Davis v ZehAnnotate this Case
Decided on November 29, 2018
Supreme Court, Delaware County
Jonathan H.F. Davis, DVM, Plaintiff,
Matthew R. Zeh, DVM, Defendant.
For the plaintiff, Joseph A. Ermeti, Esq.
For the defendant, Carlo A. C. de Oliveira, Esq.
Richard D. Northrup Jr., J.
This matter comes before the court on Plaintiff's motion by order to show cause for a preliminary injunction and temporary restraining order prohibiting Defendant from practicing veterinary medicine within 40 miles of Plaintiff's Valley Veterinary Associates clinic ("VVA").
In determining this motion, the court considered the pleadings and the following documents:
1. Plaintiff's proposed order to show cause with annexed exhibits, including Plaintiff's affidavit and the affirmation of Joseph Ermeti, Esq., attorney for Plaintiff;
2. Plaintiff's brief;
3. Defendant's Affidavit and Memorandum of Law;
4. Affidavit of Carlo A.C. de Oliveira, Esq., attorney for Defendant;
5. Letter from Attorney Ermeti, dated November 26, 2018;
6. Letter from Attorney de Oliveira, dated November 29, 2018.
Plaintiff is a veterinarian and is the sole proprietor of VVA. Defendant, a veterinarian, entered into an employment contract with Plaintiff on April 8, 2016. Defendant agreed at [*2]paragraph 9 of the agreement,"not to own, manage, operate, control, be employed by, participate, or be connected in any manner with the ownership, management, operation, or control of any business or professional including that of a mobile practice that shall have the effect of competing with [VVA] by providing veterinary medical or any other services substantially similar to those of the Hospital."
The restriction was to be in effect for a period of five years from Defendant's termination from employment and applied within a 40-mile radius of VVA. According to Plaintiff, Defendant was terminated from employment by Plaintiff on March 16, 2018. Plaintiff alleges that Defendant breached VVA's employment manual by engaging in inhumane and cruel treatment of dogs at the VVA facility and by verbally abusing VVA employees. Defendant claims that he was terminated on March 12, 2018 after Plaintiff told Defendant that he was being terminated and attempted to pay Defendant $30,000.00 in exchange for Defendant signing a release of liability that incorporated by reference the non-compete clause from paragraph 9 of the employment contract.
On June 11, 2018, Defendant opened his own practice, Davenport Veterinary Clinic P.C. ("DVC"), located between Davenport and Stamford. It is undisputed that DVC's location is less than 40 miles from VVA's facility.
Hence, Plaintiff claims that Defendant has breached the restrictive covenant in the employment contract and is causing permanent harm to VVA by taking clients and good will. In addition to a permanent injunction, Plaintiff seeks a preliminary injunction during the pendency of this action and a temporary restraining order. By order to show cause dated November 9, 2018, this court granted Plaintiff's request for a temporary restraining order.
"The party seeking a preliminary injunction must demonstrate a likelihood of success on the merits, irreparable injury if temporary relief is not granted, and that a balancing of the equities favors the movant" (Battenkill Veterinary Equine P.C. v. Cangelosi, 1 AD3d 856, 857 [3d Dept 2003]). "The purpose of a preliminary injunction is to maintain the status quo pending determination of the action. The decision to grant or deny a preliminary injunction rests in the sound discretion of the Supreme Court" (Automated Waste Disposal, Inc. v. Mid-Hudson Waste, Inc., 50 AD3d 1072, 1073 [2d Dept 2008] [internal quotation marks and citations omitted]).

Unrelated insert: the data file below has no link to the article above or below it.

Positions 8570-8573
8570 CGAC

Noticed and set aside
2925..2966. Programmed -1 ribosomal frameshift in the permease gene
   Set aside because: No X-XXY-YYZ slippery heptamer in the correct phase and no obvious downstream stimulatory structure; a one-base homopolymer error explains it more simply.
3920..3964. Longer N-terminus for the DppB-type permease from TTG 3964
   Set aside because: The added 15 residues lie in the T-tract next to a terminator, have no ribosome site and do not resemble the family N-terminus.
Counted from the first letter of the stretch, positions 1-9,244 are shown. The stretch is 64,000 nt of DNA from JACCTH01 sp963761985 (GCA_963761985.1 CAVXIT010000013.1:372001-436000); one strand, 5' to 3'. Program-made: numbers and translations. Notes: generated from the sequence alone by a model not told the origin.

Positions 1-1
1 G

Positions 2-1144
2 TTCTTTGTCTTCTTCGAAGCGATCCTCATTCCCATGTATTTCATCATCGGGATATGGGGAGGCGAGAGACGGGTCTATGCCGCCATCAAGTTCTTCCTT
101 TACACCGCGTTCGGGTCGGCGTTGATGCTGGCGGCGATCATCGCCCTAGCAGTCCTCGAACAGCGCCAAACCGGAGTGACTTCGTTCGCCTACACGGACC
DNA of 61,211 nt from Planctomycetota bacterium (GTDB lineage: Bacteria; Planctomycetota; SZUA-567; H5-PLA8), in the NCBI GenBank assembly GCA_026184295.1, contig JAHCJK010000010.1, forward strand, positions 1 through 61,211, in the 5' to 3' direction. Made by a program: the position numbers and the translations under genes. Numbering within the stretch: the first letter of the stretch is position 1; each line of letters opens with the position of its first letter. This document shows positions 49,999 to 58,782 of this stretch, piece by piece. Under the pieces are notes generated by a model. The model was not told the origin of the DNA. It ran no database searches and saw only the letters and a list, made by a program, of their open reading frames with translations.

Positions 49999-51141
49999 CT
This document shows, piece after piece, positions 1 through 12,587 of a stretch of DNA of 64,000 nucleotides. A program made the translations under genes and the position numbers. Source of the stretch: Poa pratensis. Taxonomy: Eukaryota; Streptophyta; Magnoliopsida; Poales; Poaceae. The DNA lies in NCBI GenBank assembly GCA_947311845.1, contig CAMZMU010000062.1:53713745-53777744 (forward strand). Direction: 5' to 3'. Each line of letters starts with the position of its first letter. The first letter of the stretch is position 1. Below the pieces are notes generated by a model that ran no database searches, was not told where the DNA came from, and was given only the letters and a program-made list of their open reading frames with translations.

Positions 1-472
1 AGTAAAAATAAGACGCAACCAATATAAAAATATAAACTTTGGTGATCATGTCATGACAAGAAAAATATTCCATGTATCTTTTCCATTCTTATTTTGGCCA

Likelihood of Success
Covenants restricting professionals from competing with a former employer are common and generally enforceable as long as the restriction "(1) is no greater than is required for the protection of the legitimate interest of the employer, (2) does not impose undue hardship on the employee, and (3) is not injurious to the public. A violation of any prong renders the covenant invalid" (BDO Seidman v. Hirshberg, 93 NY2d 382, 388—89 ; see also Gelder Med. Grp. v. Webber, 41 NY2d 680, 683 ). Here, Plaintiff has failed to establish either the first or second prongs. Plaintiff cites to both Gelder and Battenkill to support the reasonableness of the covenant. While the court in Battenkill did find that the employer's three-year, 35-mile restriction was reasonable in scope, Plaintiff fails to mention that the covenant was also limited in that it only prohibited the practice of equine veterinary medicine, leaving the employee free to pursue her profession in any other kind of veterinary medicine (Battenkill at 858). The covenant here is [*3]broader in both time and range and is unlimited as to scope of practice. Plaintiff has made no showing that these terms are "no greater than required" to prevent unfair competition. Similarly, as to the hardship imposed on the employee, in Gelder, the employee had no roots in the area in which the employer was established and had repeatedly moved from practice to practice across the country (Gelder at 685). By contrast, here, Defendant did not move to the region for the sole purpose of joining Plaintiff's practice but had already been practicing at other clinics within Plaintiff's practice area before joining the clinic. Defendant and his family are independently invested in the area and he thus has a much greater interest than Dr. Gelder did in being able to practice his profession locally.